Ginkgo biloba is a living fossil tree, belonging to Ginkgoaceae family typically found in China.  Ginkgo biloba extracts contain flavonoid glycosides and terpenoids and have been used for hundreds of years in traditional Chinese medicine, particularly for memory and improved blood flow.  Thus, the improvement in blood flow along with enhanced NO to the genitals may ultimately have a positive impact on sexual performance.  Although Ginkgo biloba extracts have been suggested for counteracting female sexual arousal disorder, a common side effect of selective serotonin reuptake inhibitors (SSRI), only a few case reports have reported positive results with no clinical trials to my knowledge.  The side effect profile of Ginkgo biloba is not considered to be significant, other than for people on blood thinners or psychoactive medications acting on the central nervous system, where caution may be warranted.

Finally, maca (Lepidium meyenii) may be the most widely studied food or dietary supplement for its potential in enhancing sexual health and performance.  Maca is a Peruvian plant belonging to the Brassicaceae family that grows at more than 4,000 m in altitude.  Like Ginkgo biloba in China, it has been used for hundreds of years by Andeans as an aphrodisiac, energizer, and enhancer of fertility and sexual performance.  Maca contains glucosinolates and polyphenols, among other phytochemicals and nutrients, but its action on sexual performance still needs to be determined.  Maca has been widely studied in animals.  It has been shown to modulate hormone balance, particularly by enhancing follicle stimulating hormone, in ovariectomized rats.  Among female rats during the pro-oestrus stage, a 4+ times increase in luteinizing hormone and a 19 times increase in follicle-stimulating hormone were noted in those fed with maca compared to the control.  Maca extracts improved daily sperm production and sperm count in the epididymis and vas deferens in mice.  In another study in mice, maca was able to reverse the deleterious effect of chemical subfertility on sperm count and motility.  In humans, data are suggestive of positive effects of maca as well.  For example, one clinical trial showed positive effects of maca on sperm mobility in infertile men.  Another clinical trial found that sperm concentration and motility increased in response to maca consumption compared to placebo, although hormone levels did not change.  Two other clinical trials found beneficial effects of maca on several semen quality parameters in healthy men, and two observational studies also proposed encouraging effects of maca on semen quality.  In a sample of pre-menopausal women, maca enhanced the hypothalamus-pituitary-ovarian axis, stimulated production of estrogen, and improved symptoms of menopausal discomfort (primarily hot flashes and night sweats).  A study in postmenopausal women with SSRI-induced sexual dysfunction showed that maca improved self-reported sexual functioning compared to placebo.  Another study in postmenopausal women found that maca improved measures of sexual dysfunction, anxiety, and depression, despite having no effect on hormone levels, compared to placebo.  A sample of early postmenopausal had a decrease in follicle-stimulating hormone, proliferation of both estrogen and progesterone, and lower menopausal discomfort in response to taking maca compared to placebo.  In perimenopausal women, maca balanced multiple hormones and improved menopause symptoms compared to a placebo.  Maca has also been shown to boost overall mood and energy in women and men, which could indirectly have a beneficial effect on libido and sexual performance.  Maca has generally been found to be well-tolerated and safe in most studies, and the side effect profile is largely insignificant.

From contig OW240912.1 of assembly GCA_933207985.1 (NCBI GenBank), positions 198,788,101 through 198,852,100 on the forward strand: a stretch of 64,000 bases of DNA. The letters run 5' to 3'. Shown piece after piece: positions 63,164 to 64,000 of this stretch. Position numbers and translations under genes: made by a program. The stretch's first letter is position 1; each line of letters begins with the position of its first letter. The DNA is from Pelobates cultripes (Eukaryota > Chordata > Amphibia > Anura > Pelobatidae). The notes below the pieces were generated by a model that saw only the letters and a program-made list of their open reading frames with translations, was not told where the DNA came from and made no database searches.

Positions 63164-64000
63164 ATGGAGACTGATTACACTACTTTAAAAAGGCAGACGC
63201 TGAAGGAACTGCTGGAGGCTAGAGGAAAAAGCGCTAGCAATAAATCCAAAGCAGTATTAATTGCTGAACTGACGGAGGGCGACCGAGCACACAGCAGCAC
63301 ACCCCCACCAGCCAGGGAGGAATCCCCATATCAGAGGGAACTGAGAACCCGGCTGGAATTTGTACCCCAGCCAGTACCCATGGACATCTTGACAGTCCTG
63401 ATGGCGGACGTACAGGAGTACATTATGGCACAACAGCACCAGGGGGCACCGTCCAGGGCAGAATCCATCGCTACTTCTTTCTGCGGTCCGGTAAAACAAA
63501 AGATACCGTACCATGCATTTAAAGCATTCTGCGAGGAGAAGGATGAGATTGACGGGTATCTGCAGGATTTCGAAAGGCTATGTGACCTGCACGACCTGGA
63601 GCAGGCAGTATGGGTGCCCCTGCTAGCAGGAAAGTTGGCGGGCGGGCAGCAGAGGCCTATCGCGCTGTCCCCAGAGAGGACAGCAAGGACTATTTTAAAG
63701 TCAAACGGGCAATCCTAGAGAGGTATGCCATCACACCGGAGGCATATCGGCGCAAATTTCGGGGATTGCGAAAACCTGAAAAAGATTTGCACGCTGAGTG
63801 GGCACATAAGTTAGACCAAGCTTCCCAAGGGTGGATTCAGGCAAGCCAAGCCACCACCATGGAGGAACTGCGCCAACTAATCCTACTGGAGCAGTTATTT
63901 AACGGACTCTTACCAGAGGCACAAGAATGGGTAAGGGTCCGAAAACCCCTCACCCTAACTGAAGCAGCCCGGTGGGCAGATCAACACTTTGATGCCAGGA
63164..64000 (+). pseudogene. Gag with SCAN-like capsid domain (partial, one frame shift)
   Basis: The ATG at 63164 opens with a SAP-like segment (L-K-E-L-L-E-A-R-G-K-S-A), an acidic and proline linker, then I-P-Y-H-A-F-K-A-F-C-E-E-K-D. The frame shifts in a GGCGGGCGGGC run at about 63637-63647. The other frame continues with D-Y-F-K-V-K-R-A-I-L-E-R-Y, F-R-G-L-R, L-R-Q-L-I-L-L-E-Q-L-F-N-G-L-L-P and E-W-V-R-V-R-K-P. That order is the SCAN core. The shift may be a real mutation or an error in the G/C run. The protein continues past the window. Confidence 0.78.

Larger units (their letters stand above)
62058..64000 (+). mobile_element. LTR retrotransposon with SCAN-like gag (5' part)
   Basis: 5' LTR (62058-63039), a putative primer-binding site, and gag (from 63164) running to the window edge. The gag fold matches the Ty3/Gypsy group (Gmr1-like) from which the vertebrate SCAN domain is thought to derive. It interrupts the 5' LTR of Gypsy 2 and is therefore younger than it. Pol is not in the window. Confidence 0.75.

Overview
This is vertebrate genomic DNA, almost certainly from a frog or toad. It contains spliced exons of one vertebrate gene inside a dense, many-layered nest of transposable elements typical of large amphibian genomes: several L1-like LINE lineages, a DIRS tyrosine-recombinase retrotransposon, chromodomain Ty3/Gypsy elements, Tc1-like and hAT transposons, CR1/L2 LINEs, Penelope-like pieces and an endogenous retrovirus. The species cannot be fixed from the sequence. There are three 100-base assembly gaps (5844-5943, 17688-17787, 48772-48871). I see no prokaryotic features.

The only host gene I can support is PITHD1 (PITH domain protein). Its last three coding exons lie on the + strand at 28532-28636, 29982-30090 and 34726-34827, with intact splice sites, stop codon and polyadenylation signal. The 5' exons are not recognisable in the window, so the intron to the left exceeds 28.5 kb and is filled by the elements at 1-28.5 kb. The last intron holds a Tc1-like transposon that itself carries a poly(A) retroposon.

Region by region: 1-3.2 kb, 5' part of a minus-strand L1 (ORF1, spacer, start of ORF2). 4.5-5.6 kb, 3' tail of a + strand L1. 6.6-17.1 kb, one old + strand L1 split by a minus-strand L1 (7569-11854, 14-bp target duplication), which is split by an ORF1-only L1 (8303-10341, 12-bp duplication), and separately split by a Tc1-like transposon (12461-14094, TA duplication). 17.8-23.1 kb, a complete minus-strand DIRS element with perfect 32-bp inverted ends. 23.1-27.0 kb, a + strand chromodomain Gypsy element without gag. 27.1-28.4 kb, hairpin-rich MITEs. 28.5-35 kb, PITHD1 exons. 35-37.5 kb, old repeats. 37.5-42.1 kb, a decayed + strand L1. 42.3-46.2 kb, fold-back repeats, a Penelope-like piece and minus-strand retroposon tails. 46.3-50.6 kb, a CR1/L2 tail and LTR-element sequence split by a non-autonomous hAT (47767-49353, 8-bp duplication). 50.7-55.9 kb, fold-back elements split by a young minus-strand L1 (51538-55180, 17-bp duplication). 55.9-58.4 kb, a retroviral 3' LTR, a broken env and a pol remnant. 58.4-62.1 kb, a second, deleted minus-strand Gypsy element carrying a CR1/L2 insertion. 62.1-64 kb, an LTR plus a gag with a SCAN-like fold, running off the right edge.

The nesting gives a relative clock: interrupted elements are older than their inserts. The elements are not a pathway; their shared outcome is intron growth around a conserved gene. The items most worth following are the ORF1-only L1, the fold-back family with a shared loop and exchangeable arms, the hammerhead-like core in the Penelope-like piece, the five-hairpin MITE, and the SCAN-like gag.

In summary, many dietary supplements are available that tout improvements in sexual health and sexual functioning.  Unfortunately, the research in humans in many of these nutrients, foods, or products is limited.  Nonetheless, what research exists to date suggests that certain products, such as maca, may provide positive benefits on sperm quality, fertility, sexual function, modulation and enhancement of hormones, and improved energy and mood, thereby not only enhancing sexual health, but indirectly affecting overall health and well-being.  As with the purchase of any dietary supplement, please do your homework on the dosage, purity, and ingredients of these products and check with your physician or other trusted health care practitioner to discuss the possibility of any side effects that I mentioned above.  With a continued demand for high-quality nutraceuticals for sexual health and performance, hopefully more randomized clinical trials will be performed to determine which products can truly be classified in the category of aphrodisiac and responsible for improving your sexual health.  Meanwhile, continue reading my articles to help you make informed decisions about buying good quality dietary supplements to help you achieve your health goals!